Nian Matoush with David Suzuki and Adult Education teachers.

Nian Matoush with David Suzuki and Adult Education teachers.

Now that the Roundtable on Capacity Building has finished touring nine Cree communities, involving wide swaths of Cree society and receiving thousands of comments and suggestions on how to make the Eeyou Istchee better for its people, the question is, what happens now?

The Roundtable process began in March 2013 in Ottawa and then hosted a two-day event of oral history and discussions in each community. According to Nina Matoush, the co-chair for the Roundtable’s Regional Planning Committee, the effort proved a grand success in sharing important messages.

“It was to mobilize the community, the parents, the youth and even the Elders to some extent. It was to realize this objective that we all have a part in capacity building,” said Matoush.

And that part, she explained, it’s all about what an individual can contribute to the growth of their community through their skills and abilities.

The data from the events is still being tabulated, comments catalogued, and oral histories that emerged from tour speakers and Elders archived, Matoush said. But she emphasized the immediate impact of the historic process that emerged through the reactions of people. She felt it in every thank you, handshake and hug that came at the end of the day of presentations and discussions from the participants.

What really proved effective, in her opinion, was the format for the event, which consisted of specially designed PowerPoint presentations combined with having those leaders who made history on hand to deliver the history in a storytelling format. Participants were then offered the opportunity to contribute to change by putting forth their ideas at the Cree Cafés.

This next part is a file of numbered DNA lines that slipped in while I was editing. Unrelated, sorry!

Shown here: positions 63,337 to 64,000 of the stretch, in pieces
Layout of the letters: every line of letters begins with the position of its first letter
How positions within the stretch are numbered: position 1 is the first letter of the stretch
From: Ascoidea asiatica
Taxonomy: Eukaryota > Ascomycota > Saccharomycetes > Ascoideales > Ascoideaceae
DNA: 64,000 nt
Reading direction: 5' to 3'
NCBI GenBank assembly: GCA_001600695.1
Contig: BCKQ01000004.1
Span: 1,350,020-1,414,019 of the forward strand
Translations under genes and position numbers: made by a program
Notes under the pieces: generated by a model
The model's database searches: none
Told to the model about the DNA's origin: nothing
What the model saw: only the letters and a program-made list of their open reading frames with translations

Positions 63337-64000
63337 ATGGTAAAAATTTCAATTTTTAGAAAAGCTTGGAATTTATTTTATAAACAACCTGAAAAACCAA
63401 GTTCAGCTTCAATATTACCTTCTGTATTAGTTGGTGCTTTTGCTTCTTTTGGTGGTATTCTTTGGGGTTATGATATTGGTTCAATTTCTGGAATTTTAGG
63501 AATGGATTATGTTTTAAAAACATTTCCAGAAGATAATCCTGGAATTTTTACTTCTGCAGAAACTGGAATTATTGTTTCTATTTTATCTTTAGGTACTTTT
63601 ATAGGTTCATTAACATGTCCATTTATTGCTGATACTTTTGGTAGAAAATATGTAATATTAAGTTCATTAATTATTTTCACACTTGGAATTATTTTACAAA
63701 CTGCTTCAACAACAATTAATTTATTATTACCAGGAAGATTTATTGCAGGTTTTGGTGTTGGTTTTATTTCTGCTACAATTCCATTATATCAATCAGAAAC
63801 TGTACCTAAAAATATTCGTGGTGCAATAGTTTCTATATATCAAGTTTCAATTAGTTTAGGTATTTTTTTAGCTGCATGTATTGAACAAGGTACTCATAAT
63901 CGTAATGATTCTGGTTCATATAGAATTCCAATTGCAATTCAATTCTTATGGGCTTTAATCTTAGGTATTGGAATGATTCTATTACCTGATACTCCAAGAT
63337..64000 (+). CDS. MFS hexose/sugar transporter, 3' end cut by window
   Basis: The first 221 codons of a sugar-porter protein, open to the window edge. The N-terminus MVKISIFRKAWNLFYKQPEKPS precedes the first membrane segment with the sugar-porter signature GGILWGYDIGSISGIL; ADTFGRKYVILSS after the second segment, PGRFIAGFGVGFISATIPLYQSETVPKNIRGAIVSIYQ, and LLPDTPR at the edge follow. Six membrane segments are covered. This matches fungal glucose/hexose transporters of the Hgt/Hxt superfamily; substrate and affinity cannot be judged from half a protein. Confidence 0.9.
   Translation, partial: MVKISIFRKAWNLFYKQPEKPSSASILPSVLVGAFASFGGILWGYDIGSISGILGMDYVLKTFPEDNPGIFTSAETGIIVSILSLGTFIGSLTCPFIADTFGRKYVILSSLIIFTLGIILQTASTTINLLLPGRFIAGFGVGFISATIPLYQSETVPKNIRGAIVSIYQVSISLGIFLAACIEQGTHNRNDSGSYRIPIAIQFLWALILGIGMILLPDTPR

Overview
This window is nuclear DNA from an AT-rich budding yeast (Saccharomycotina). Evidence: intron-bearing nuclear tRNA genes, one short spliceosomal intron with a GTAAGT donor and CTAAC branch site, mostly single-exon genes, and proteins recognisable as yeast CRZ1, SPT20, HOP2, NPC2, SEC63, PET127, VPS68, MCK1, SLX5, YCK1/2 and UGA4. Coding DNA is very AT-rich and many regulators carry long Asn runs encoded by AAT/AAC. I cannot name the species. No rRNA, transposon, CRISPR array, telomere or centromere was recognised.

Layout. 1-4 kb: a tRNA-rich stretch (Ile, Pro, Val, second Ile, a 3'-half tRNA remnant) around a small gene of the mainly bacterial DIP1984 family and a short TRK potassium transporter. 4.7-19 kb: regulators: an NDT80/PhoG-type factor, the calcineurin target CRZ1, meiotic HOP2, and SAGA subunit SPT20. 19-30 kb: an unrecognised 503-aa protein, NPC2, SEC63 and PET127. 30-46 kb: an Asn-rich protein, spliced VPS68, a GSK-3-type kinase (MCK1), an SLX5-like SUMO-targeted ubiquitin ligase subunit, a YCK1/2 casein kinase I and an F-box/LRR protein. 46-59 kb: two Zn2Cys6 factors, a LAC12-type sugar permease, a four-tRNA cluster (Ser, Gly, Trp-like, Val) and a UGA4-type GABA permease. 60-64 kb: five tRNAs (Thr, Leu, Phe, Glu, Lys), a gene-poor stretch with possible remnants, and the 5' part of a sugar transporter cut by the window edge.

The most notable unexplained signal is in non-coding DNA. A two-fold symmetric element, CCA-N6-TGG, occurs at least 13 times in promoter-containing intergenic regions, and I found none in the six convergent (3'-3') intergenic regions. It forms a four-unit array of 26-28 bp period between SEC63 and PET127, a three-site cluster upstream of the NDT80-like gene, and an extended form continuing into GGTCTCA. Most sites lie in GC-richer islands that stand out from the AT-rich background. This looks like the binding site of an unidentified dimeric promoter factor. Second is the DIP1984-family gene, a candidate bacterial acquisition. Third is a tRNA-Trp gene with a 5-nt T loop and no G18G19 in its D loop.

“This was the ideal follow-up because whatever people did not have the chance to say during the presentations, they were able to do afterwards,” said Matoush.

The youth in attendance would often approach Matoush after the events to find out more about how they could contribute and would often end up following up with Post-Secondary Students Services.

“The format was one million times more effective than what you could read in a book because along with the presentation you got the anecdotes and the jokes and so you could actually envision the person at that point in time, like in 1971, getting mobilized and visiting the Elders in the communities and getting their ideas,” said Matoush.

“You could actually feel this, the feelings that they had at that time and you could identify with them so much.”

According to Matoush, she often witnessed Elders jumping at the chance to pick up the microphones and contribute and would return on the second day to talk more.

According to Darryl Diamond, who was part of the Roundtable’s Regional Planning Committee and also helped out with the Cree Café portion of the tour, it was all about gathering information from the people on various subjects.

“In the first seven communities and the visits we did in the winter and springtime of this year, we had discussions with high-school students to get feedback on life in the school and in the community. We partnered with the teachers who facilitated these discussions and documented everything,” said Diamond.

A log of all of the comments made at these events will be recorded in the final report on Roundtable tour.

According to Diamond, the process was similar to the one that the communities used to discuss the signing of the James Bay and Northern Quebec Agreement back in 1970s to get an understanding of the people’s concerns.